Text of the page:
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Thomas Wentworth Higginson, Carlyle's laugh and other surprises, X. Charles Eliot Norton (search)
X. Charles Eliot Norton It is a tradition in the city of Cambridge, Massachusetts, that Howells used to exult, on arriving from his Western birthplace, in having at length met for the first time, in Charles Eliot Norton, the only man he had eveCharles Eliot Norton, the only man he had ever seen who had been cultivated up to the highest point of which he was capable. To this the verdict of all Cambridge readily assented. What the neighbors could not at that time foresee was that the man thus praised would ever live to be an octogena I see no fault committed which I have not committed myself. This milder and more genial spirit increased constantly as Norton grew older, until it served at last only to make his high-bred nature more attractive. He was born in Cambridge, Novemt volume of Morley's essays. But I began meaning only to thank you for your pleasant note and to send a cheer to you from my slower craft as your gallant three-master goes by it with all sails set . ... Always cordially yours, C. E. Norton.
Laura E. Richards, Maud Howe, Florence Howe Hall, Julia Ward Howe, 1819-1910, in two volumes, with portraits and other illustrations: volume 1, Chapter 8: divers good causes 1890-1896; aet. 71-77 (search)
a ladder to shave one's self. I was at Providence on Friday to meet a literary club of ladies. I read to them the greater part of my play, Hippolytus, written the summer before Sammy was born, for Edwin Booth. It seemed very ghostly to go back to the ambitions of that time, but the audience, a parlor one, expressed great satisfaction.... I 'fesses that I did attend the Bryant Centenary Festival at Cummington, Mass. I read a poem written for the occasion. Charles Dudley Warner and Charles Eliot Norton were there, and Parke Godwin presided. August 31. To Newport with Flossy, taking my screed with me, to the meeting of Colonial Dames, at the rooms of the Historical Society, one of which is the old Seventh-Day Baptist Church, which my greats grandfather, Governor Samuel Ward, used to attend. ... Bishop Clarke made the closing address, full of good sense, sentiment and wit — a wonderful man for eighty-two years of age. To Laura Oak Glen, September 6, 1894. Q. What has bee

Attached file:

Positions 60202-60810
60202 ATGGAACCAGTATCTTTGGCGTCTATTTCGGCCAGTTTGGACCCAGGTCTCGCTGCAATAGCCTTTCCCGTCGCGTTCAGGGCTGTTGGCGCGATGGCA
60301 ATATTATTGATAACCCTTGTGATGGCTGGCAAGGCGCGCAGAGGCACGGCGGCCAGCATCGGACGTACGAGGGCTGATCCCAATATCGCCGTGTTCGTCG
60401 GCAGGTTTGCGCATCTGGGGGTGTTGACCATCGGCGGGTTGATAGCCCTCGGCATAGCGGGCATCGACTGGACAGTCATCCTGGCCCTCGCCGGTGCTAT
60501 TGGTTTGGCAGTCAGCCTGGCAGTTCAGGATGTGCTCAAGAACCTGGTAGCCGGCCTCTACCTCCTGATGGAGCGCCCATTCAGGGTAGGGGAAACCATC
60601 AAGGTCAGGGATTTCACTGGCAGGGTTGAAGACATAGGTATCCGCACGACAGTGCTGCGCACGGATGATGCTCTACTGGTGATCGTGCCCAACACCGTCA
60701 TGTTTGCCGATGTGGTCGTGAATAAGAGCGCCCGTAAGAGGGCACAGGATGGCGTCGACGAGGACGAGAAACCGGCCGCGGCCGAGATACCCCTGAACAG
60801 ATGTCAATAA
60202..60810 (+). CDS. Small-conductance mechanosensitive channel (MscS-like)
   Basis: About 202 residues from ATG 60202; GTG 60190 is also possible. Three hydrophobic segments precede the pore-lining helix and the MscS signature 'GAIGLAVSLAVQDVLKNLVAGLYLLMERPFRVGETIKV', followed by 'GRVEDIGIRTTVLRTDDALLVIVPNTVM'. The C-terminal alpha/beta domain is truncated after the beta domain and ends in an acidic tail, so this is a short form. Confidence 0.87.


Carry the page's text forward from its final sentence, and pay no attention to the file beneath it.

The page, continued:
145, 151, 160, 162, 177, 198, 208. Newport Historical Society, II, 78. Niagara, I, 18, 19; II, 19. Nicholas II, II, 283. Nightingale, Florence, I, 97, 112, 113, 294; II, 189, 239. Letter of, I, 112. Nile, I, 266; II, 35, 36. Nineteenth Century, II, 248. Norman, Mr., II, 90, 93. Norman, Bradford, II, 379. North American Review, II, 121. North Church, II, 193. Northampton, I, 251, 259. Northern Lights, I, 254, 255, 263. Norton, Mrs., I, 82, 87. Norton, Charles Eliot, II, 198. Norton, Richard, II, 243. Novelli, E., II, 357. Novelli, Mme., I, 357. Oak Glen, I, 296, 317, 339, 340, 347, 349; II, 46, 67, 69, 72, 114, 120, 158, 374. Oakland, II, 136. Oakley, Mr., II, 154. Oberlin, I, 361. O'Connell, Cardinal, II, 244. O'Connell, Daniel, I, 90, 91. O'Connell, Dennis, II, 247, 250. O'Connor, F. E., II, 5. O'Connor, Mrs. T. P., II, 171. Old South Church, I, 14; II, 194. Olga, Queen, II, 43. Olives, Mount of, I
Cambridge sketches (ed. Estelle M. H. Merrill), The oldest road in Cambridge. (search)